AG has learned from last season’s mistakes. This time around, it’s not only about preening, machismo, and trash talk. It’s about serious stuff, serious issues that people face every day. It’s also about overcoming obstacles. No, I don’t mean the ones in the Eliminator. I mean a single mom who put herself through school (she’s allowing herself to be bludgeoned and ‘tested’ for her daughter), a man with one leg (he has a bendy metal thing instead, kinda like a hook-leg instead of a peg one) and a deaf man (Don’t worry, he’s not mute – he can still give a loud, man-beast yell). Yep, we’ve really got the cream of the crop this season. Maybe next season, they’ll make all the contestants live and train together in some tiny apartment and see what happens. The Eliminator would be replaced – instead, there’ll be one in-apartment event called ‘The Bathroom’.

Deep Autumn

There is something enticing about the cusps of the year, the melding of summer and winter into one through the transition periods of spring and fall. Short little crocuses burst up from beneath the snow and ice, and even the trees pulse with quickening life, sap and rivers flowing rapidly, equally fluid. Even the sky melts into a sort of liquid spattering that falls gently to earth. The soil beings to breathe under the gentle rain, exhaling misty puffs smelling of last year’s leaves and the white crispness of newly thawed ground. It is in spring that we cast of the old layers – old life, old ideas, old desires – and attempt to do a spring cleaning of ourselves, reaffirming what is most good.

Autumn, the true depth of autumn, seems even more alive. The first edge of winter, hanging in the air, lends a sort of danger to the season, an alert crispness present at all times in the cooler temperatures as well as the quality of the air itself. The air becomes drier – the night skies, completely clear. It is in autumn that the stars shine down on us the most awesomely, like so many splinters of reflective broken glass. It is in autumn, with the nights growing longer, colder, and also more vivid, that we begin to understand who we are both as inviolate individuals and the complex interweaving of humanity that refuses to be untangled. It is in autumn that we begin to suspect our true worth to our fellow man, and to wonder at the existence of others.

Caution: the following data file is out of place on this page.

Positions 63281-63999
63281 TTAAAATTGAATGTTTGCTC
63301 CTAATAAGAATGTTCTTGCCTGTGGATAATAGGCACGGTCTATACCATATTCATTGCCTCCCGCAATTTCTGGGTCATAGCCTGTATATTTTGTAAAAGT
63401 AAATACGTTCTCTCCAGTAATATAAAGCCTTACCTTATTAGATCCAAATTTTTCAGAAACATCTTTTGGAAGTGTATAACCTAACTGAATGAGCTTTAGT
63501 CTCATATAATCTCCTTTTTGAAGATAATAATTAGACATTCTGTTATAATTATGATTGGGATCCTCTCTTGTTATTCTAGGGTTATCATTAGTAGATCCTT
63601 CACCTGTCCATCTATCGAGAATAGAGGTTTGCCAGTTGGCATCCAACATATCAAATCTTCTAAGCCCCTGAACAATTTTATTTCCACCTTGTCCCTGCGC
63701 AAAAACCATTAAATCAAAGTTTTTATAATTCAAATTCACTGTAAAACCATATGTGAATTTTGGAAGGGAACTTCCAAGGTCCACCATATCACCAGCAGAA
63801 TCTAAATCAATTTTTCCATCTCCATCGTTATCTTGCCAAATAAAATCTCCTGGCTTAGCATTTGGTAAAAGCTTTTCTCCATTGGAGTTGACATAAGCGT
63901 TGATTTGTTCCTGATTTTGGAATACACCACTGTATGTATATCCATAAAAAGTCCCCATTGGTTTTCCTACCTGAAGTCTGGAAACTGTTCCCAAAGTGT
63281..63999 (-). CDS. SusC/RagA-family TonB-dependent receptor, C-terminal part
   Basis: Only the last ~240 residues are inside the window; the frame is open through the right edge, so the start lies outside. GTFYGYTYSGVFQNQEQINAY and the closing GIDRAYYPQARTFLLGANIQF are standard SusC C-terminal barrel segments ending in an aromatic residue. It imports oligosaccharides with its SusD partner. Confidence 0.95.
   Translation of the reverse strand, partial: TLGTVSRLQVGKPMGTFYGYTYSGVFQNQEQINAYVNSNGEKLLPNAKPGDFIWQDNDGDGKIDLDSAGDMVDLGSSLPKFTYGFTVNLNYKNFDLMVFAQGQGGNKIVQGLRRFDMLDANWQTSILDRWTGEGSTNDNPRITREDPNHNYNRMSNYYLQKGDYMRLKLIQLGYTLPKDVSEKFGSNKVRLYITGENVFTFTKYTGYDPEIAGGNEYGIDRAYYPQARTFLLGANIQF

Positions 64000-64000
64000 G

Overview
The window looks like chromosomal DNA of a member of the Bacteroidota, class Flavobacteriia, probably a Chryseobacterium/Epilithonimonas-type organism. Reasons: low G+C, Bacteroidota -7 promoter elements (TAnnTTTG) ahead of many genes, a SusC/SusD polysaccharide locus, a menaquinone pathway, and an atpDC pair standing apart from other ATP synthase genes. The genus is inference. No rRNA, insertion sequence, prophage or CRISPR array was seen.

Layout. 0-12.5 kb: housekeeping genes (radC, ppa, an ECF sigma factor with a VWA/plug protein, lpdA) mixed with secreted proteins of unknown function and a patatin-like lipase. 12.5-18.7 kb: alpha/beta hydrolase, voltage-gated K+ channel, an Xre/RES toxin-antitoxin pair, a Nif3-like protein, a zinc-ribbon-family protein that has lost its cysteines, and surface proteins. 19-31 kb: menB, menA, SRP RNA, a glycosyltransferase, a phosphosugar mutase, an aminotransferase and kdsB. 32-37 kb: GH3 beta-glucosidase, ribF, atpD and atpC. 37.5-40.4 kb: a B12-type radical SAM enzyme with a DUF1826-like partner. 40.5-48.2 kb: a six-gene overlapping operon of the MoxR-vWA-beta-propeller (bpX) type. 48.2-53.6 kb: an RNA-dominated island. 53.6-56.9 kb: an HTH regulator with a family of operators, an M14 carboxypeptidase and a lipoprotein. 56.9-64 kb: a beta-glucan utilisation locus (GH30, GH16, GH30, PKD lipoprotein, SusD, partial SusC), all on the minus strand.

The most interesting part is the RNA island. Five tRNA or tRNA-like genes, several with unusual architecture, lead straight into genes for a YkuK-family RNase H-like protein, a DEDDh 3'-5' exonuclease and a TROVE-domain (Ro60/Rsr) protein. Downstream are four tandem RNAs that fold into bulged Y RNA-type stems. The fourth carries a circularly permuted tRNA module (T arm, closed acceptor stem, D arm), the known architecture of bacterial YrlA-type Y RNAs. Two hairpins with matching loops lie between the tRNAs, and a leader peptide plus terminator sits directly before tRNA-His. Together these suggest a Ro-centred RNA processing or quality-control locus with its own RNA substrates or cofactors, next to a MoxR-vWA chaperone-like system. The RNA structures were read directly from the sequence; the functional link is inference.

As a lover of fairy tales, children’s stories, and literature, I was intrigued by this article on the relative value of different stories.  In an era of reality television and rampant blogging, what is the relative worth of personal opinion, truth, and individual experience?  Does the artfully crafted short story which make never be published or read by a wide audience, have more or less worth than the serial Japanese cell phone novel with minimal details and broad themes that will be read and reread by millions?  Who determines the standards of the writing craft, and what should be read as ‘serious’ writing?  Are there truly new forms, or are flash fiction and the aforementioned cell phone novel only the use of new technologies and realization of a shorter attention span?  Should we even be trying to create something new, or should we resign ourselves to doing what has already been done as well as we can?  Finally, with all the lives that have been lived before mine, what comparative worth does my perspective have?  Can it be crystallized and distilled for preservation?  Should it be?